How to get a lost or stuck contact lens out of your eye

How to get a lost or stuck contact lens out of your eye

Friday, 26 April 2019
How to get a lost or stuck contact lens out of your eye

Getting a contact lens stuck in your eye happens occasionally and can be uncomfortable and irritating. Here are some quick and easy solutions for releasing a troublesome lens.

It is normal when you first start wearing contacts to have a little bit of trouble inserting and removing them. You can read our guide to removing and inserting contact lenses. With a little bit of practice, you’ll be able to do it smoothly with no trouble. Here are some common questions regarding getting a lens stuck in your eye and how to deal with it.

 

Why is my contact lens stuck in my eye? 

If you have slept in your lenses or aren’t taking good care of them, the contacts are prone to drying out, leaving the lens stuck to your eyeball. If you fall asleep in your lenses, avoid pulling the lens out right away. Drink a bit of water, rehydrate yourself and let your eye gain a bit of moisture. This will make a contact stuck in eye easier to remove.

 

What happens if contacts get stuck in eye?

The most common misconceptions about contact lenses are that they can get stuck behind your eye. A contact getting stuck behind the eye is not physically possible; your eyelid is structured to prevent any objects from going to the back of your eye. 

A contact lens that gets stuck in the eye is usually a soft contact lens rather than a gas permeable lens. However it is possible for both to get stuck and its wise to be aware that removing a soft contact lens is very different to removing a rigid gas permeable lens.

 

How do I remove a lens that’s stuck in my eye? 

The first rule about how to remove a contact lens that’s stuck in your eye is not to panic; trying to pry the lens out may cause more discomfort. Wash your hands before attempting to remove the lens, to avoid getting any bacteria from your hands going in your eye and causing an infection. 

 

Removing a soft contact lens from your eye

Always make sure you wash your hands thoroughly before attempting to remove a stuck contact lens. If the stuck contact lens is centered on your cornea, you can rinse your eye and the contact that's stuck with sterile saline or contact lens rewetting drops such as our comfi Drops. Once you have applied the saline solution or eye drops, close your eye and gently massage your eyelid until the lens moves.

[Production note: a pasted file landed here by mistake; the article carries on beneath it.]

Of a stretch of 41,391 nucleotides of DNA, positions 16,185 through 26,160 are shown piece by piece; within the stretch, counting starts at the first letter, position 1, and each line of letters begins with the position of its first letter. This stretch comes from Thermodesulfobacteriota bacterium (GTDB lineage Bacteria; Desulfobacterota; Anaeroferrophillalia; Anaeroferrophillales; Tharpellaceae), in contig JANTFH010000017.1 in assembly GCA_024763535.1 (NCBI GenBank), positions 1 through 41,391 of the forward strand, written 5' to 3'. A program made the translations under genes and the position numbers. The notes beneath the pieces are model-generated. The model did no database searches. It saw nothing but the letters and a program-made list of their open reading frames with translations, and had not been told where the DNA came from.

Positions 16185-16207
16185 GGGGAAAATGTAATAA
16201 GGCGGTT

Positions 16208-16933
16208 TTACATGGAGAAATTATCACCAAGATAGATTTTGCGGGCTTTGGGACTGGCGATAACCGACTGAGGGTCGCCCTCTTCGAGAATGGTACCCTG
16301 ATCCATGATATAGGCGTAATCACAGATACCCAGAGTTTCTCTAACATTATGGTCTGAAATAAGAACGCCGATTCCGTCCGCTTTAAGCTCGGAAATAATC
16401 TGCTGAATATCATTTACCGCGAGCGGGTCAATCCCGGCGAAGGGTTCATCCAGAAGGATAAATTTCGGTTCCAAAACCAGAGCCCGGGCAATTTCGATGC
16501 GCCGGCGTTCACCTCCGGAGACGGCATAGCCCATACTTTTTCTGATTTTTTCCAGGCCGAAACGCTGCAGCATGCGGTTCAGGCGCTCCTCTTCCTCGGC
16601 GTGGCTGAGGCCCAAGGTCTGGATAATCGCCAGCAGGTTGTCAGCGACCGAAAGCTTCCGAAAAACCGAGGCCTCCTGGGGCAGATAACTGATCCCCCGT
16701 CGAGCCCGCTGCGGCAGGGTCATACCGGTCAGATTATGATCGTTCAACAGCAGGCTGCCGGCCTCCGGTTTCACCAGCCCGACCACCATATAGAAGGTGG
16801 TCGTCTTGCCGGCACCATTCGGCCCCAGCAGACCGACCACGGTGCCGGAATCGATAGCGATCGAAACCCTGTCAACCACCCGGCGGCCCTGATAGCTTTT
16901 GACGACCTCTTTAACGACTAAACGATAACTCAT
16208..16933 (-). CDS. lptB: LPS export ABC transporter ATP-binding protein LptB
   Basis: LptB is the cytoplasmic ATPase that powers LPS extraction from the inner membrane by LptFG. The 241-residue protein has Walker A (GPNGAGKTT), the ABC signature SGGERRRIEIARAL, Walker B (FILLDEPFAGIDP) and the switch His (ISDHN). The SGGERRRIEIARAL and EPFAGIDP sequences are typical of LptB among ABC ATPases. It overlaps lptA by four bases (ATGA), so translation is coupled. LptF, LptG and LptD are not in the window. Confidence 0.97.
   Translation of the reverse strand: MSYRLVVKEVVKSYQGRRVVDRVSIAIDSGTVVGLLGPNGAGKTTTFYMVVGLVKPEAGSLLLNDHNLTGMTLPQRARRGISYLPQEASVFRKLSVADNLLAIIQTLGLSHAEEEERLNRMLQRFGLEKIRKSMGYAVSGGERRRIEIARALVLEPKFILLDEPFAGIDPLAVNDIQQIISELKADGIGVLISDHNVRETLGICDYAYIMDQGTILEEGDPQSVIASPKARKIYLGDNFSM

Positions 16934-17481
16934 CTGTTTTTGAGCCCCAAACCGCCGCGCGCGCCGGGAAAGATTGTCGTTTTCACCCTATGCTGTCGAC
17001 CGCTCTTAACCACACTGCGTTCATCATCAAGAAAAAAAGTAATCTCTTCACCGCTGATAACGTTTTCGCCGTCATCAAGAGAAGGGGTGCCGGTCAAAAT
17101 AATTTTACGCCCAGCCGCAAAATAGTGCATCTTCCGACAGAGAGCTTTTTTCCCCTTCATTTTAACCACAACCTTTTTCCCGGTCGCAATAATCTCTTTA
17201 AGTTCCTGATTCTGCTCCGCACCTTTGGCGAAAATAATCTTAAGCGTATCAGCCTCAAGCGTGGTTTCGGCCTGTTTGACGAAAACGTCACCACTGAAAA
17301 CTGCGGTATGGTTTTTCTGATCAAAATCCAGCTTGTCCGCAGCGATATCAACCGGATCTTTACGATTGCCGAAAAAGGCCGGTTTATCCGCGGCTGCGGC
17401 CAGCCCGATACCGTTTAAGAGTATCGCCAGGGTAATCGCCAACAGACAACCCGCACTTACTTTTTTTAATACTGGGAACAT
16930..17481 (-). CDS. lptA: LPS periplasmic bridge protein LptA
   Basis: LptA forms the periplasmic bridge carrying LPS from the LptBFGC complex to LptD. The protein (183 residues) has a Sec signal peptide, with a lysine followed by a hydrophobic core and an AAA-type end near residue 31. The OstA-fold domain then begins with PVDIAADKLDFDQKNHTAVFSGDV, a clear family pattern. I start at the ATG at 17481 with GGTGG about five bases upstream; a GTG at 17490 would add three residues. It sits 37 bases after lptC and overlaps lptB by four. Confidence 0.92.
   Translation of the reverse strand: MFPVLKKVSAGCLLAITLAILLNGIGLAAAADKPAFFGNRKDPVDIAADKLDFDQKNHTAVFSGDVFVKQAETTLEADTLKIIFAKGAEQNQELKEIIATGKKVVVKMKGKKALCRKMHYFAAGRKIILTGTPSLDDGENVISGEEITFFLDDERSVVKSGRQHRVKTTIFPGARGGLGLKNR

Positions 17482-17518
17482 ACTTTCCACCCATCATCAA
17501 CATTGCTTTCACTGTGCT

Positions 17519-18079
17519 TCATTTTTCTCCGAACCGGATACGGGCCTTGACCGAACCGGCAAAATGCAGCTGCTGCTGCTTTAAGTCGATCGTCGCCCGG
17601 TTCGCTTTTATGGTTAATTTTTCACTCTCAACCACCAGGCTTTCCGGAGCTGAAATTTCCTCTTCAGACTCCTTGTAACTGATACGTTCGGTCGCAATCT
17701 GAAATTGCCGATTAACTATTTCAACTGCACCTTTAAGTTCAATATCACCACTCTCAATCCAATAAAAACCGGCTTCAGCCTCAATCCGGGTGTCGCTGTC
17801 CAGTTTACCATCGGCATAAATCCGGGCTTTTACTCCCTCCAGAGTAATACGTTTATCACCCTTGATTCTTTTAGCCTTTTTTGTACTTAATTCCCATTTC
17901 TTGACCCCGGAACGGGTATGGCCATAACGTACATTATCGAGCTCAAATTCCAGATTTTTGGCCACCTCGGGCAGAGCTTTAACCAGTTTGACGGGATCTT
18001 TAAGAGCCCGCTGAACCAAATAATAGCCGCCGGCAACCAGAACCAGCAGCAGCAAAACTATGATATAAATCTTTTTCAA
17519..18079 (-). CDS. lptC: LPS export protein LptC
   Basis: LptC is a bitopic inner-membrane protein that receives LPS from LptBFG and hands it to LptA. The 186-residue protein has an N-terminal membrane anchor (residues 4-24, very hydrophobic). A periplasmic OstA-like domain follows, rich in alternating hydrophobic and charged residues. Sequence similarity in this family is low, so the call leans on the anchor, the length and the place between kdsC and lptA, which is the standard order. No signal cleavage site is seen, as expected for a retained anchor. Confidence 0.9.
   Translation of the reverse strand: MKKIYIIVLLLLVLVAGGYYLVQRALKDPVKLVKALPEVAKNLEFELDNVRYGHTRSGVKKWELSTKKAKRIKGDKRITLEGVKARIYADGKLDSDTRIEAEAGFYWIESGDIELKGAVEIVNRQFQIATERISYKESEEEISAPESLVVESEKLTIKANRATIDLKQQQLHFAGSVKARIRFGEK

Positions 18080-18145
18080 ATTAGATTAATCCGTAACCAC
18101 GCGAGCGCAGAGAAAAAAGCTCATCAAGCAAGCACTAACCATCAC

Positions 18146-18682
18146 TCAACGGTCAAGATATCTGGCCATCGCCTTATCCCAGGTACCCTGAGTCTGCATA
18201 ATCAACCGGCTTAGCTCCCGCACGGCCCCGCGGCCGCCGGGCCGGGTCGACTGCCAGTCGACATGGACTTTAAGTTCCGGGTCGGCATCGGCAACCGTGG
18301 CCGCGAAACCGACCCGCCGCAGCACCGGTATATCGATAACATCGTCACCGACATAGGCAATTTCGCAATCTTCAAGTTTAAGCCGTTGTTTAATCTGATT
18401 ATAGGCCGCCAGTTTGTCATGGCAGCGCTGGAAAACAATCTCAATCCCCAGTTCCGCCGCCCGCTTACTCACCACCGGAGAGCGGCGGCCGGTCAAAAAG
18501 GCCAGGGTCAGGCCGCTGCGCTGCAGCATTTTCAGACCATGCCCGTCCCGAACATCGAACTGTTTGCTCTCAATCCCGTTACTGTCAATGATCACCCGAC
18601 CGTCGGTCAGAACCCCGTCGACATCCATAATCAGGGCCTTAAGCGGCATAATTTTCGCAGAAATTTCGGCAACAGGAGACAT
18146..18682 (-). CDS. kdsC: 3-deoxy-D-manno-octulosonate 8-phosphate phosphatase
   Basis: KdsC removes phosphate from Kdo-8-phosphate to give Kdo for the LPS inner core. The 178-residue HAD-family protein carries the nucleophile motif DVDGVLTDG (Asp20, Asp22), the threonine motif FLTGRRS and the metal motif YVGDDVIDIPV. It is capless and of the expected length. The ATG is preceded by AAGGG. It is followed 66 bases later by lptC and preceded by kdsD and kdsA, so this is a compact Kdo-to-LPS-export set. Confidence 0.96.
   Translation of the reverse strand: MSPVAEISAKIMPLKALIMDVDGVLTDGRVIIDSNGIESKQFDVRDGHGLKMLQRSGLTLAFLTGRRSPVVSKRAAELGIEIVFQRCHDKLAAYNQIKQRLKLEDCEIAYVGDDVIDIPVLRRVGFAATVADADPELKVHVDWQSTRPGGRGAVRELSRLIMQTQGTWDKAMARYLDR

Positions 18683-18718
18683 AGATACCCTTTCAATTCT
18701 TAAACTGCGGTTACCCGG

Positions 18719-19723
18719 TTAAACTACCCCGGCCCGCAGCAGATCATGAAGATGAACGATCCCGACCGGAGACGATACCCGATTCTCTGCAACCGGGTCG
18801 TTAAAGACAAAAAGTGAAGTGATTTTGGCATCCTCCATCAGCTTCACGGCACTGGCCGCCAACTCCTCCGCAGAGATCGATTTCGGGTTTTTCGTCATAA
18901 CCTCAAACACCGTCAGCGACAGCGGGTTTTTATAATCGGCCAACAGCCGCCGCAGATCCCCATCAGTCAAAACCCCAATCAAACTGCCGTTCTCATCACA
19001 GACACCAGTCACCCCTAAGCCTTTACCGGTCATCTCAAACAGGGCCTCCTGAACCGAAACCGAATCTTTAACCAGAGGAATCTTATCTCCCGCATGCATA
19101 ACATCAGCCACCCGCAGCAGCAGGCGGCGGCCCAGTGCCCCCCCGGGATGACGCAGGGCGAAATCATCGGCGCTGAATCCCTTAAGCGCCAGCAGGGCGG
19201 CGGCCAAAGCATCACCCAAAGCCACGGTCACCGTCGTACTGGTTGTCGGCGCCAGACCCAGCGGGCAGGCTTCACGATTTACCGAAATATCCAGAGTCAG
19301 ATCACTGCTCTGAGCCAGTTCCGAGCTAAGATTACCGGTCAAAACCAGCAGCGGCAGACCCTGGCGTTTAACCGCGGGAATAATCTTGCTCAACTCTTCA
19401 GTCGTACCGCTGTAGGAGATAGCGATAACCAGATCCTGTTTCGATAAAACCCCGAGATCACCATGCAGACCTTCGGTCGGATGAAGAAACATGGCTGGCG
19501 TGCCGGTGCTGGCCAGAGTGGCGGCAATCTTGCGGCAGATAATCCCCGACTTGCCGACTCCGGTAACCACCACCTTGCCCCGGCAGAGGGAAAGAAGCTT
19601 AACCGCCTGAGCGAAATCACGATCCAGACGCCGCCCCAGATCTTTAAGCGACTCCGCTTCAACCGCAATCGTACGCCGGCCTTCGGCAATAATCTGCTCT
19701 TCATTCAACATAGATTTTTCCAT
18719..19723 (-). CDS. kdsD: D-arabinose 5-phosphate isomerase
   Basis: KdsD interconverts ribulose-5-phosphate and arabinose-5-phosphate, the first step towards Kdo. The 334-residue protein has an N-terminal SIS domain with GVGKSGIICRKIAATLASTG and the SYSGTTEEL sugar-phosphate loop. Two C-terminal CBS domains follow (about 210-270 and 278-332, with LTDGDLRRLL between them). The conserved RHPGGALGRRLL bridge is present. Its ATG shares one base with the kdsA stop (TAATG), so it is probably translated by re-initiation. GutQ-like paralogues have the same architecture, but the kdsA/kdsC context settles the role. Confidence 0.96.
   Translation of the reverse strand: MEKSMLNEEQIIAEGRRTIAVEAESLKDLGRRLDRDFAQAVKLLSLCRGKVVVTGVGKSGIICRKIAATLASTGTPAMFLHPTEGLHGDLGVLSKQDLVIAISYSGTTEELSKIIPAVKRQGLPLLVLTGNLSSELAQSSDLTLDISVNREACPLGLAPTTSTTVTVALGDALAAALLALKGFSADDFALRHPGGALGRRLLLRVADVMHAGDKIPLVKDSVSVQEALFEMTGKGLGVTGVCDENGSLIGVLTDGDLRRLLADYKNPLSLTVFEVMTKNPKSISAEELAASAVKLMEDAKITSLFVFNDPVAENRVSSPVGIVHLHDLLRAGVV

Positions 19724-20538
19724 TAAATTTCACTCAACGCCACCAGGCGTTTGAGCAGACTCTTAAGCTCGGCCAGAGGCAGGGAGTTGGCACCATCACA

On the other hand, if your eyes are watering heavily, that can also make getting lenses out slightly difficult. Gently wipe your tears away, then, as always, before removing your lenses wash your hands thoroughly. Ensure your fingers are completely dry and this will make removing a stuck lens a little easier.

 

Removing a stuck gas permeable contact lens from your eye

If you are wearing gas permeable lenses and they get stuck in your eye, you must avoid massaging your eyelid as this can cause abrasion to the eye. Instead, it is recommended that you use a suction cup to pull the lens of your eye gently .

 

Can my contact lens get lost in my eye? 

If you think the contact lens is lost in your eye, it’s probably hiding under your upper eyelid. Simply pull it back slightly to have look and use contact lens solution to flush it out.  

 

What to do if you can't remove a stuck contact lens

If the lens remains after following the above steps, we advise you to seek medical advice from a doctor or an eye specialist. This should be done as soon as possible to prevent any further problems from occurring.

 

Top tips to prevent contacts getting lost or stuck in your eye

Unless it is an extended wear lens, never sleep in your contact lenses - this can limit the oxygen flow to your cornea and dry out your eyes. In addition, you also risk infection.

Always clean your lenses before putting them in and taking them out. Follow a good eye care and contact lens cleaning routine if your wear monthlies or two weekly’s. Make sure you use fresh contact lens solution to prevent the spread of bacteria.

 

0 Comment
Post a Reply

Name *
Email *
Message *